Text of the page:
Strategy Session: How Pop Tarts Is Using Pop Stars and Social Media to Target Teens This Summer

By Alesandra Dubin August 13, 2012, 12:18 PM EDT

Kellogg's "Crazy Good Summer" campaign included a concert from Boys Like Girls, Austin Mahone, and Carly Rae Jepsen on July 19 at Charter One Pavilion at Northerly Island in Chicago.

Photo: Jeff Schear/Getty Images for Kellogg's Pop Tarts

This summer, while school-aged kids are away from classes and turning their attention to outdoor fun, Kellogg’s is using the opportunity to grab hold of their eyeballs—and their eardrums—for a targeted campaign.

The “Pop-Tarts Crazy Good Summer” program resurrects a former “Crazy Good” campaign that began in 2004 and ran through 2008. That program targeted tweens age 8 to 12, and this new version builds on the success of the original to connect specifically with an older age group: teens age 12 to 17. The idea is to offer the new demographic a chance to make summer memories that the teens might forever associate, of course, with the Pop-Tarts brand.

The campaign offers exclusive opportunities for teenagers to experience summer music events through free and upgraded concert tickets, last-minute ticket opportunities, and ongoing promotions on the brand’s Facebook page. Live Nation serves as an apt partner.

The centerpiece of the program is a pair of major concerts with details announced at the last minute through a set of social media clues. Kicking off the campaign, the brand announced a free concert event featuring Boys Like Girls, Austin Mahone, and Carly Rae Jepsen—singer of the summer anthem “Call Me Maybe”—but kept the host city a secret. Teens were left guessing while Pop-Tarts dropped hints on its Facebook page. Ultimately, the company announced that the concert would be held July 19 at Charter One Pavilion at Northerly Island in Chicago, an outdoor venue that combined the campaign’s target themes of summer and music. Kellogg's will release details for a second concert down the road.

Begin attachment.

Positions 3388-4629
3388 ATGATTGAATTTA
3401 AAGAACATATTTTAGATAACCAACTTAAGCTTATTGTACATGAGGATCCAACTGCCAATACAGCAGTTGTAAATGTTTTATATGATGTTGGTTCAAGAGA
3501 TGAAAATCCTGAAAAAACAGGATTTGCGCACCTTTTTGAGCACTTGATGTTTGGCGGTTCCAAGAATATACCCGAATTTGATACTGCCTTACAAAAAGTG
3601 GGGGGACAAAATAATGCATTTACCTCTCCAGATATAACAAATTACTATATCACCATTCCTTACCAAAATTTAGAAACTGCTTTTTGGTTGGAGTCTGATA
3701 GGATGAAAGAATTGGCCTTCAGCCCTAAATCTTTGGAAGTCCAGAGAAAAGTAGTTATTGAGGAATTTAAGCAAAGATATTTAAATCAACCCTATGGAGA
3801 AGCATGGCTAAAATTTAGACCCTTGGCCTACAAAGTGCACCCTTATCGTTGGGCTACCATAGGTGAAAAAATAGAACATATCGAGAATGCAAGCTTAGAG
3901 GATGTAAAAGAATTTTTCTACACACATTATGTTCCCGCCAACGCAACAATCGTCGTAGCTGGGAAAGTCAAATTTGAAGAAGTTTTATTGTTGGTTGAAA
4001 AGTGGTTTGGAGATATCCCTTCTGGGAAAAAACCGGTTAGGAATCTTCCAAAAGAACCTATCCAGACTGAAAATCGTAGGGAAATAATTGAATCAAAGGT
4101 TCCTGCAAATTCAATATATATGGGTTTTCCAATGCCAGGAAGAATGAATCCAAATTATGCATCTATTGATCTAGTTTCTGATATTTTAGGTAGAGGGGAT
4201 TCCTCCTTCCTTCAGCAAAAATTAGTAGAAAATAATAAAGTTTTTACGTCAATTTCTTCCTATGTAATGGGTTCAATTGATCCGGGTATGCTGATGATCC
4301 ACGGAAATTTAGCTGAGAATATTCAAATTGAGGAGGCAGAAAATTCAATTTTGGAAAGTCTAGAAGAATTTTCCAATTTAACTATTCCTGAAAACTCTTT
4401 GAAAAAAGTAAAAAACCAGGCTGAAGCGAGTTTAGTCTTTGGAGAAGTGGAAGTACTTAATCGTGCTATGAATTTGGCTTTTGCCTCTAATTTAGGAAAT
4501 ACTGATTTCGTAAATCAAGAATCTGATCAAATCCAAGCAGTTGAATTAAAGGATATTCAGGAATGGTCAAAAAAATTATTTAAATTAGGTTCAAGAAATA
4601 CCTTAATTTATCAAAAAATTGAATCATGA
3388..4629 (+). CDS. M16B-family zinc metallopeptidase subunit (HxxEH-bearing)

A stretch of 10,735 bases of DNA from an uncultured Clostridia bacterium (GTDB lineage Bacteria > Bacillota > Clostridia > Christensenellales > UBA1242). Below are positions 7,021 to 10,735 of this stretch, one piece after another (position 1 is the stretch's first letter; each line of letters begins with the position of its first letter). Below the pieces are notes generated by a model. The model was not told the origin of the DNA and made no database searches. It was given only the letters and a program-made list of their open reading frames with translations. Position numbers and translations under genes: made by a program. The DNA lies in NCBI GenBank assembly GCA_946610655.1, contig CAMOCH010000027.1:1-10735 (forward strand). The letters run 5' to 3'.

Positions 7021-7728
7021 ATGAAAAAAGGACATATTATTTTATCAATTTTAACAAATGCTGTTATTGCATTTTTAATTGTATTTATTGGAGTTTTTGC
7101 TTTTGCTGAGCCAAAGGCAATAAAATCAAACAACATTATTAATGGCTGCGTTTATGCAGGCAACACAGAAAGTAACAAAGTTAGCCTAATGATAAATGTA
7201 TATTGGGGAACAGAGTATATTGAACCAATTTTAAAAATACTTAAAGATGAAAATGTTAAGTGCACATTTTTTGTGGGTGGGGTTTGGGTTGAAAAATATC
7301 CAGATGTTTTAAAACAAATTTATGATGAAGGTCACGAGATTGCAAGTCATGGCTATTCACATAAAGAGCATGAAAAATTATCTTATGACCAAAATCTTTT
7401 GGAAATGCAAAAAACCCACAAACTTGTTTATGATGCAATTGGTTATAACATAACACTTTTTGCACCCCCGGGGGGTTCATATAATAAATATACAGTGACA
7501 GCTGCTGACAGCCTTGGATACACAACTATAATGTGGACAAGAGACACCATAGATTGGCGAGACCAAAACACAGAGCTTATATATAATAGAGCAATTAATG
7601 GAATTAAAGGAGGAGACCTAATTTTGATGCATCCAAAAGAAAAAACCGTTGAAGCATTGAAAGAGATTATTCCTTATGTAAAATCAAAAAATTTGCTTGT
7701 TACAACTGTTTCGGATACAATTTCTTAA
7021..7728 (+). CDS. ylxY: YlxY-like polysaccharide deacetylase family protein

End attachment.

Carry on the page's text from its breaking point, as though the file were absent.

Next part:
“The program has been well received by this demographic,” Pop-Tarts marketing director Dick Podiak said. “The recent concert was a great success in attendance, excitement, and engagement on both the Pop-Tarts Facebook and Twitter pages. Social media was the natural place to reach this audience and engage with [the demographic].”

Indeed, social media is a major metric the brand uses to measure R.O.I. “We’ve seen a phenomenal response on all of our social channels,” Podiak said.

The week surrounding the Chicago concert saw huge increases in Pop-Tarts Facebook activity versus the highest seven-day totals from the prior month: a 187 percent increase in people engaged with Pop-Tarts content, a 400 percent increase in total reach, and a 1,350 percent increase in viral reach, according to statistics provided by the brand. The Kellogg’s Pop-Tarts page currently has more than 4.2 million “likes”—off the charts, you might say, for a breakfast-food fan page. For comparison, Eggo has about 821,000 likes. And Rice Krispies, another Kellogg’s brand, has just over 300,000.

In addition to live music, the campaign also includes an ongoing sweepstakes on the brand’s Facebook page, with prizes like “Concert Cash” from Live Nation and last-minute tickets to shows in local areas, plus the “Ultimate Access Pass,” four tickets to any and all Live Nation concerts next year. Further, live chats with artists are intended to drive buzz around “Crazy Good Summer.” A July chat with Mahone garnered more than 7,000 comments.

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